This summer, London Environmental Network Member Urban Roots London expanded its operations to a second location at Siloam United Church (1240 Fanshawe Park Rd. E.), completely transforming the empty lot into a fruitful urban farm! The biggest obstacle they faced, however, was the intense overgrowth of invasive species and matted wood.
Co-Founder Jeremy Horrell spoke a bit about the sheer level of work that had to go into this new site. “When we were planning out the food forest and diving in deep to try and open up the area, we came across lots of buckthorn, periwinkle and honeysuckle. As we were pulling the buckthorn, we were surprised at how much life-giving opportunity there was once we cleared it.”
Invasive species can affect local populations by crowding out native plants which provide crucial food and shelter to local wildlife, as is the case with this Urban Roots London location.
On left: Hannah Dieleman standing in the cleared-out area at Urban Roots Siloam United Church Location. On right: The giant pile of removed species and matted wood.
What types of invasive species did they find?
Honeysuckle had an intense root system that really took over the area that made it almost impossible to move. Invasive honeysuckles are herbaceous shrubs native to Korea, Japan and China. They were introduced in botanical gardens and arboretums in North America in the late 1800s and became popular ornamental plants.
Invasive honeysuckles rapidly invade areas and out-compete native plants by forming dense patches. This affects light and nutrient availability to all neighbouring plants leaves fewer opportunities for pollinators to pollinate native species and affecting the local biodiversity
Buckthorn was very commonly found on the property as well. Common buckthorn is a small shrub or tree native to Eurasia. In the 1880s it was introduced to North America as an ornamental shrub, especially to provide windbreak in agricultural fields.
Buckthorn forms dense thickets that crowd and shade out native plants. It can also alter nitrogen levels in the soil, creating better conditions for its own growth and harming other plants' chances at survival. It is incredibly prolific (meaning it spreads quickly) which often causes the biggest trouble to be keeping up with Buckthorn plants. Birds also end up spreading the seeds, so you find this invasive species in every corner of London
Periwinkle is an invasive ground cover species native to Europe and Asia. Periwinkle was also introduced to North America as an ornamental plant. It creates dense carpets of vegetation that really inhibit the sunlight available to other species. The leaves are toxic to many animals that graze and the seeds are too small for birds to consume.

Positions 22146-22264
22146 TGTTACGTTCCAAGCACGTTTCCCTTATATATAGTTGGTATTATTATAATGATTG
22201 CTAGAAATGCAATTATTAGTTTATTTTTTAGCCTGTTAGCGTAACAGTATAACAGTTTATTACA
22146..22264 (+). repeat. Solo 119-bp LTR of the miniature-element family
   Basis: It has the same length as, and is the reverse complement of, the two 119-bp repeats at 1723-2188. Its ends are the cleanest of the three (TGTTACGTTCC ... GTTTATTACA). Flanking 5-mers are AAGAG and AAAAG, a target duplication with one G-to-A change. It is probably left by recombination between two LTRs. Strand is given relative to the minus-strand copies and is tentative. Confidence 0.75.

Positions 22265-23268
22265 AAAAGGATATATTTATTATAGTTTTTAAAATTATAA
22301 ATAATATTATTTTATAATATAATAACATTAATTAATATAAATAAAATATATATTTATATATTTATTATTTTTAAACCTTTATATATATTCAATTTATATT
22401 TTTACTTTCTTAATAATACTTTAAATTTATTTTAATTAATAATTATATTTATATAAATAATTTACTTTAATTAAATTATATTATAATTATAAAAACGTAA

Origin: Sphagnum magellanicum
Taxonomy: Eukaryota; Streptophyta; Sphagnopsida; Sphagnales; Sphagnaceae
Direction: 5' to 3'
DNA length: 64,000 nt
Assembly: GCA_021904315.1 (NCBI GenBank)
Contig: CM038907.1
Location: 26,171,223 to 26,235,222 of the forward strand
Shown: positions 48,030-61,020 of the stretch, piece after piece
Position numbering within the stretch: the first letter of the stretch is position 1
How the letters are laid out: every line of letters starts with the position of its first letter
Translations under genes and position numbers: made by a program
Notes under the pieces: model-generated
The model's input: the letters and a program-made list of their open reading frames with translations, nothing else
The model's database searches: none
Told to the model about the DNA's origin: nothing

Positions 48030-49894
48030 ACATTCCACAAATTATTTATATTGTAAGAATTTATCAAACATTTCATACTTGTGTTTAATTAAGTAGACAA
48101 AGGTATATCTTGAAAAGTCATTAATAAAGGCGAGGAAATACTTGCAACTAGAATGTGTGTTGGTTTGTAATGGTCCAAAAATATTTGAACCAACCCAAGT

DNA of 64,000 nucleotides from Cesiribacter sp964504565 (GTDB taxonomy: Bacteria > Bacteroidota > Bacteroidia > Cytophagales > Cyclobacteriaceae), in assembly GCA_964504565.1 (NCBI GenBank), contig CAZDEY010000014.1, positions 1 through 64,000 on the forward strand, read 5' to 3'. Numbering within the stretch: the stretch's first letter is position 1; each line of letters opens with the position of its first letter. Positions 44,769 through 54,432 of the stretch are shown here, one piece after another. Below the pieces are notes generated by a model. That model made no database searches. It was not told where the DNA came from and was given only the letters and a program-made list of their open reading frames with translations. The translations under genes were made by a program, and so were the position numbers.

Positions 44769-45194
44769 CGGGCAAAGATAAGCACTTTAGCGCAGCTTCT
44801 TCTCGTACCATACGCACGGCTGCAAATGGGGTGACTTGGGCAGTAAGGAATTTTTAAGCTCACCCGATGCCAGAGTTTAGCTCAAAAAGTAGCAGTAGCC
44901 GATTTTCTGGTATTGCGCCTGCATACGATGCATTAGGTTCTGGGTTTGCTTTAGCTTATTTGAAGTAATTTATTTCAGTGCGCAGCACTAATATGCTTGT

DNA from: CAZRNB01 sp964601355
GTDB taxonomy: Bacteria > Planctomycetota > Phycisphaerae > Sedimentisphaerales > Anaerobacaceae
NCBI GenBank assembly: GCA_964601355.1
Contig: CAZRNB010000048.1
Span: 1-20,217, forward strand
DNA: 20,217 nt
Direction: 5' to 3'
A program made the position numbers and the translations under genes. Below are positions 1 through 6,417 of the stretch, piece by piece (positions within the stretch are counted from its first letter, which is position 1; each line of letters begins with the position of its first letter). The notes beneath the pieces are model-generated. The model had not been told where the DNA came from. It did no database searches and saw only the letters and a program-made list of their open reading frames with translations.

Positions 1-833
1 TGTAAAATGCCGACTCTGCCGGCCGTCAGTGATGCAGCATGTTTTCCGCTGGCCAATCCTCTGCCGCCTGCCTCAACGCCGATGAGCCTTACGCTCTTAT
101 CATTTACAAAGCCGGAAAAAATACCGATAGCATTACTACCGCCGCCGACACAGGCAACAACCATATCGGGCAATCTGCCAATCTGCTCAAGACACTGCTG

The Urban Roots team worked hard over the course of a week (full time) to clear out a space so it could be used to produce food. ReForest London lent the team weed wrenches and all the team members agreed that the work couldn’t be completed without those tools! As a side note: ReForest London will rent out tools, like the weed wrenches, for projects like invasive species removal!
The weed wrenches from ReForest London were used to get the buckthorn roots out of the way. Simply tighten as far down the stem/trunk as possible, tighten and then pry. “Some are easier than others” team member, Justin Steinburg states, “eventually you end up getting it out. Even when we do our best to get all the roots out, they still break apart which encourages further growth, unfortunately. For this reason, we have to stay on top of it!”
On left: Weed Wrench. On right, Justin Steinburg removing a buckthorn plant at the Siloam United Church location.
Team member Hannah Dieleman shared some of her memories of the early days working on the project “There were lots of buckthorn and honeysuckle. It was nearly impossible to walk through this space and it was difficult to plan what they could do with the space. At times it was overwhelming to see how much there was”. On top of the native species, there was lots of deadwood.
Team member Justin Steinburg states that the thing with buckthorns, aside from the sheer volume and persistence of buckthorn, is that they have thorns all over it which makes it even trickier to grasp and remove from the ground.
With the new space cleared out, the Urban Roots London team will be able to continue growing high-quality, organic produce to distribute to local social enterprises, businesses and consumers.
“[The invasive species removal] is going to be an ongoing project for years to come, because the root system will encourage growth year after year. The team will need to keep on top of it”, Steinburg says.
Once you know what an invasive species looks like, you never stop seeing it, Dieleman tells us. “If you have an invasive species within your own yard, know it will be a process. But if you take it day by day, you will eventually get there!”.